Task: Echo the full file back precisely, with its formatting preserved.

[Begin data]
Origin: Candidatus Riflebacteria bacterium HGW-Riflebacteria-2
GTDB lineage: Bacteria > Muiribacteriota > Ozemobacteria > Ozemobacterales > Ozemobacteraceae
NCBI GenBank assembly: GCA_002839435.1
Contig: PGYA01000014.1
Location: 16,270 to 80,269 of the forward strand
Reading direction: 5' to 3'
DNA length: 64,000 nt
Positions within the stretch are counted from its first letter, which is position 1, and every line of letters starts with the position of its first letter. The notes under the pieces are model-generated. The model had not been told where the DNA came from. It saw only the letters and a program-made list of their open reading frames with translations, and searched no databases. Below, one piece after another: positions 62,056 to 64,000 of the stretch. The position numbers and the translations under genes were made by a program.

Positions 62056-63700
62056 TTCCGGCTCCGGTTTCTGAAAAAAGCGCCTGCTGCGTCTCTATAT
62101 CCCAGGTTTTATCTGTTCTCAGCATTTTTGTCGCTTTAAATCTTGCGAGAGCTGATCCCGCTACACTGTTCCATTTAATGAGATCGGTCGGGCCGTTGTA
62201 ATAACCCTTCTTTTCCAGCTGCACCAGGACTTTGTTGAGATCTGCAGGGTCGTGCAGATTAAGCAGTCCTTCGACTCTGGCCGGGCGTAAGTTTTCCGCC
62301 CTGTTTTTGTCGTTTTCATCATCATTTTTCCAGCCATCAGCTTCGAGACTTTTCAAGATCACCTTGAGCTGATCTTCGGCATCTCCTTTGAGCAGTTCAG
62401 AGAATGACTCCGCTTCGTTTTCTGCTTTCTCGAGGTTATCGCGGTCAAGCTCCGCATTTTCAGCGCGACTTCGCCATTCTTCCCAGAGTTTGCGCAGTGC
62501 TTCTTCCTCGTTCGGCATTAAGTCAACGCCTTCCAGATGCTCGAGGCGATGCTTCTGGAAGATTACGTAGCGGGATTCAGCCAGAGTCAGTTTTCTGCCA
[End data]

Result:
Origin: Candidatus Riflebacteria bacterium HGW-Riflebacteria-2
GTDB lineage: Bacteria > Muiribacteriota > Ozemobacteria > Ozemobacterales > Ozemobacteraceae
NCBI GenBank assembly: GCA_002839435.1
Contig: PGYA01000014.1
Location: 16,270 to 80,269 of the forward strand
Reading direction: 5' to 3'
DNA length: 64,000 nt
Positions within the stretch are counted from its first letter, which is position 1, and every line of letters starts with the position of its first letter. The notes under the pieces are model-generated. The model had not been told where the DNA came from. It saw only the letters and a program-made list of their open reading frames with translations, and searched no databases. Below, one piece after another: positions 62,056 to 64,000 of the stretch. The position numbers and the translations under genes were made by a program.

Positions 62056-63700
62056 TTCCGGCTCCGGTTTCTGAAAAAAGCGCCTGCTGCGTCTCTATAT
62101 CCCAGGTTTTATCTGTTCTCAGCATTTTTGTCGCTTTAAATCTTGCGAGAGCTGATCCCGCTACACTGTTCCATTTAATGAGATCGGTCGGGCCGTTGTA
62201 ATAACCCTTCTTTTCCAGCTGCACCAGGACTTTGTTGAGATCTGCAGGGTCGTGCAGATTAAGCAGTCCTTCGACTCTGGCCGGGCGTAAGTTTTCCGCC
62301 CTGTTTTTGTCGTTTTCATCATCATTTTTCCAGCCATCAGCTTCGAGACTTTTCAAGATCACCTTGAGCTGATCTTCGGCATCTCCTTTGAGCAGTTCAG
62401 AGAATGACTCCGCTTCGTTTTCTGCTTTCTCGAGGTTATCGCGGTCAAGCTCCGCATTTTCAGCGCGACTTCGCCATTCTTCCCAGAGTTTGCGCAGTGC
62501 TTCTTCCTCGTTCGGCATTAAGTCAACGCCTTCCAGATGCTCGAGGCGATGCTTCTGGAAGATTACGTAGCGGGATTCAGCCAGAGTCAGTTTTCTGCCA